- Published: October 24, 2022
- Updated: October 24, 2022
- University / College: Mayo Medical School
- Level: Middle School
- Language: English
- Downloads: 14
SARS, UTI, and Serodiagnosis Etiological Agent of SARS The etiological agent of SARS is novel coronavirus that was found in Hong Kong, Germany and United States laboratories (Chp. gov. hk, 2015). The agent was found through cell culture, electron microscopy and establishment of specific genomic sequences initiated by Polymerase Chain reaction. The discovery of SARS was surprising because the coronavirus had not been seen before in either humans or animals. The announcement of the surprising discovery was made by World Health Organization based on the evidence produced by thirteen laboratories from the ten participating countries in the lab investigation.
Preventive and Curative Methods for Treating SARS
SARS is prevented by maintain a high personal hygiene such washing hands before handling any food item or eating. Hands should be washed after touching public equipment such as elevators and handrails by way of running water. An environment with good ventilation, proper pest infestation prevention, and healthy lifestyle can be used to prevent SARS. The disease is cured through administration of antibiotics for treating pneumonia. A patient gets antiviral medications and steroids to lessen lung swelling. Blood semen is administered to a patient recovering from the disease (Chp. gov. hk, 2015).
Precautionary Measures in United States for Preventing SARS Epidemic
The outbreak of SARS in 2003 saw researchers and scientists in Center for Disease Control and Prevention (CDC) work with WHOM. There were no deaths following the outbreak, but eight citizens had laboratory evidence of SARS-CoV infection after traveling to the parts of the world that where the disease had spread. CDC opened Emergency Operations Center to offer relentless coordination and response. Eight hundred medical staff and additional medical officers, epidemiologists and specialists serviced the center to conduct on-site investigations around the globe. Health alert notices were given to travelers in the event they were exposed to SARS (CDC, 2015).
UTI and Serodiagnosis
Three Ways UTIs May Be Acquired
UTIs may be acquired in the hospital, community and exposure to neurological conditions (Phagetherapycenter. com, 2015). Community-acquired UTIs account for 70% of overall infections and is linked to Escherichia coli from the bowels of the patients. Hospital acquired UTIs are attributed to predisposition to instrument such as surgical urinary catheter. The instruments host Escherichia coli, Pseudomonas, and Staphylococci bacteria and spread them to the patient. Hospital acquired UTIs manifest antibiotic resistance at times due to exposure to multiple organisms. In addition, neurological conditions such multiple sclerosis, spinal cord injury, and spina bifida lead to UTIs.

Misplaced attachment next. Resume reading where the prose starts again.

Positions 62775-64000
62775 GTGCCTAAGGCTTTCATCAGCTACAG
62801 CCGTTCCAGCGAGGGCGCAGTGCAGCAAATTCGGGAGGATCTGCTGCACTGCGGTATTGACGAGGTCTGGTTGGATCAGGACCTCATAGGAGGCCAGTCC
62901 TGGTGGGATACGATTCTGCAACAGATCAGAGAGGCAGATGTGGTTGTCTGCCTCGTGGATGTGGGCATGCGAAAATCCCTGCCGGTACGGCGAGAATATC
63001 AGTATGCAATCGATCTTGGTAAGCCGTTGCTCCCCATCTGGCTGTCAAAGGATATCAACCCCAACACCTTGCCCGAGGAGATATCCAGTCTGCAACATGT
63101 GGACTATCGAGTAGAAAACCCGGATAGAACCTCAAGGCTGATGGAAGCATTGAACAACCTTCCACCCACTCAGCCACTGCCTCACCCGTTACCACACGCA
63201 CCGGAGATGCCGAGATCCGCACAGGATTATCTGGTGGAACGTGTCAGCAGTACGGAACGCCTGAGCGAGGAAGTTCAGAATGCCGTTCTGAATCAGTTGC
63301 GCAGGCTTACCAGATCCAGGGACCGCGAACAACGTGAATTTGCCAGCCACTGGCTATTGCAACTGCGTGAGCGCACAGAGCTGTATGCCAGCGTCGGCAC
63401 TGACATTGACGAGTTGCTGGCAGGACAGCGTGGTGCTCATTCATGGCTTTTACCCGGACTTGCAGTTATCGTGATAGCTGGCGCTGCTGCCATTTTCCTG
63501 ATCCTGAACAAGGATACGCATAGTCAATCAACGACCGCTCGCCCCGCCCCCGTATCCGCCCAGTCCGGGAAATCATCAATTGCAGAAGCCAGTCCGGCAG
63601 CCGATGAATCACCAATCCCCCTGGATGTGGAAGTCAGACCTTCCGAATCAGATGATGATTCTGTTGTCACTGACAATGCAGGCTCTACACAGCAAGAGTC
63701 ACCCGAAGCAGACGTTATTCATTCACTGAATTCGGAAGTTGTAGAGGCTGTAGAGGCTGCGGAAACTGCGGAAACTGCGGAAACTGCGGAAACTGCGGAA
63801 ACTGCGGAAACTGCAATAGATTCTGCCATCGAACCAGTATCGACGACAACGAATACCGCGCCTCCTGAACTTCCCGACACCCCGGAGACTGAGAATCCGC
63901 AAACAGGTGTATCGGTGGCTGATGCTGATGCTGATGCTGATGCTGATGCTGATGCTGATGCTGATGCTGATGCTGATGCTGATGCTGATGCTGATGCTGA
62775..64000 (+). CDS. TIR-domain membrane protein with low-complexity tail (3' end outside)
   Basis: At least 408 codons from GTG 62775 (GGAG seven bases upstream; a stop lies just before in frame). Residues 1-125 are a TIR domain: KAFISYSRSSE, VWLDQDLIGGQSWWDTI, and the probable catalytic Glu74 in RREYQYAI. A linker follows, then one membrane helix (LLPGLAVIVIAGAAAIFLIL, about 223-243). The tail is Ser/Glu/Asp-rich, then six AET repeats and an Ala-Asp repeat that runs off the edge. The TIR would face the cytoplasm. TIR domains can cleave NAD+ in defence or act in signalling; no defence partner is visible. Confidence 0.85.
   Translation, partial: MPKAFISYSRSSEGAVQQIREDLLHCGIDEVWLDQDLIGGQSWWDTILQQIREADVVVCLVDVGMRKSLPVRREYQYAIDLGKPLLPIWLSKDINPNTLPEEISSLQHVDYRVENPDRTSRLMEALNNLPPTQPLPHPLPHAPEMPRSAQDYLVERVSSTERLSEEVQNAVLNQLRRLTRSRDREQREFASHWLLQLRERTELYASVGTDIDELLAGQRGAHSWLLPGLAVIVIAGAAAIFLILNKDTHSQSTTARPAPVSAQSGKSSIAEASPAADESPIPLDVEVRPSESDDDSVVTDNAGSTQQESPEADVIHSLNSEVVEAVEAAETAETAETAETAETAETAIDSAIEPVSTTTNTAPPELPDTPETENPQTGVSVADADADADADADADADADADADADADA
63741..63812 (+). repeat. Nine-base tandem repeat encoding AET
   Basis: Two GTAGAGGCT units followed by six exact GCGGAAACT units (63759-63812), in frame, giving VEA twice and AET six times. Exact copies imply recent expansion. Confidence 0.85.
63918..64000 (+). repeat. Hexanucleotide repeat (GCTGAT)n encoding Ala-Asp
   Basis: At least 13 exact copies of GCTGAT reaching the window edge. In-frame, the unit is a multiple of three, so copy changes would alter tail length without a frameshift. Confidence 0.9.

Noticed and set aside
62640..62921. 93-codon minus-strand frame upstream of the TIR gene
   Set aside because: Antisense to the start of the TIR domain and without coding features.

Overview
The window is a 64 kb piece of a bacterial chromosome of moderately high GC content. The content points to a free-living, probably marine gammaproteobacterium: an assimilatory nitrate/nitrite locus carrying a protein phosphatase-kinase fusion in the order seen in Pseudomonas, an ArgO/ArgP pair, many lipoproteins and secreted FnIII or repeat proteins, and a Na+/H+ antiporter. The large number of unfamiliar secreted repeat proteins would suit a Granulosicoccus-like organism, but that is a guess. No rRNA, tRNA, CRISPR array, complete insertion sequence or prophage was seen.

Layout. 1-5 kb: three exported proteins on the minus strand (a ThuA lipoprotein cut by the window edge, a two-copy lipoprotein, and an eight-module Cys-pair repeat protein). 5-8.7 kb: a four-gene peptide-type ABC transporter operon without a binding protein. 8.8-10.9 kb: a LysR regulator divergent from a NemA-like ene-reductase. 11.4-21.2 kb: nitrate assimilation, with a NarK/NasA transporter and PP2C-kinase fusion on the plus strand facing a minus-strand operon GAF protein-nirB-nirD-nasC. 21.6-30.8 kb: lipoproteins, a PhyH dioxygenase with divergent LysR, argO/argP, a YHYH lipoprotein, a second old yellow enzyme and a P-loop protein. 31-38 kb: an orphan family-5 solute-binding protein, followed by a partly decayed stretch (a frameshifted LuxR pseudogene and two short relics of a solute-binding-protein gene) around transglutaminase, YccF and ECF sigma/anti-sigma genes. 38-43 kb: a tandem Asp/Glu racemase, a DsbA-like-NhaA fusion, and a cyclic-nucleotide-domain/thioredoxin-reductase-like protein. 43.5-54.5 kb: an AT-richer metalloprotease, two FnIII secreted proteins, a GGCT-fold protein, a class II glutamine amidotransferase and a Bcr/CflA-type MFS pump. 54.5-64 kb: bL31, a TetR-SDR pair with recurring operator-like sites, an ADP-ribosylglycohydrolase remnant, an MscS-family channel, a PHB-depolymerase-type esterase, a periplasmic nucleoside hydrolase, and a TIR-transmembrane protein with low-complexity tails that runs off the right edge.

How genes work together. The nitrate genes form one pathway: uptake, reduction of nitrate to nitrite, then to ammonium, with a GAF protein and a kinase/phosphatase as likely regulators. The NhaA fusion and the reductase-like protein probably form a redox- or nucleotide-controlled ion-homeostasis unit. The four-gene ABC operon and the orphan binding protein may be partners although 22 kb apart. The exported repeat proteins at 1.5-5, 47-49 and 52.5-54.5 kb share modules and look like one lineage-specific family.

Importance of Primary and Secondary Antibody Response to an Immunogenic Response
Primary antibody response occurs during the first antigen exposure where the immune system releases specific antibodies in the blood after a multiple day period (Crump, Corder, Henshaw & Reller, 2004). Secondary antibody response boosts immunogenic response when second, and subsequent antigen exposure occurs. The response is stronger and has a shorter lag time than the primary immune response.
Importance of Acute and Convalescent Serum Specimens
Acute and convalescent serum specimens are collected for antibody serology in order to determine the presence of antibodies following an infection. The collection of acute and convalescent serum specimens for serologic diagnosis of infection differs in amount and period with respect to the infection under scrutiny.
CDC,. (2015). SARS | Basics Factsheet | CDC. Cdc. gov. Retrieved from http://www. cdc. gov/sars/about/fs-SARS. html
Chp. gov. hk,. (2015). Centre for Health Protection – Severe Acute Respiratory Syndrome (SARS). Retrieved from http://www. chp. gov. hk/en/content/9/24/47. html
Crump, J., Corder, J., Henshaw, N., & Reller, L. (2004). Development, Implementation, and Impact of Acceptability Criteria for Serologic Tests for Infectious Diseases. Journal Of Clinical Microbiology, 42(2), 881-883. doi: 10. 1128/jcm. 42. 2. 881-883. 2004
Phagetherapycenter. com,. (2015). Urinary Tract Infection (UTI) – Treatment. Retrieved from http://www. phagetherapycenter. com/pii/PatientServlet? command= static_uti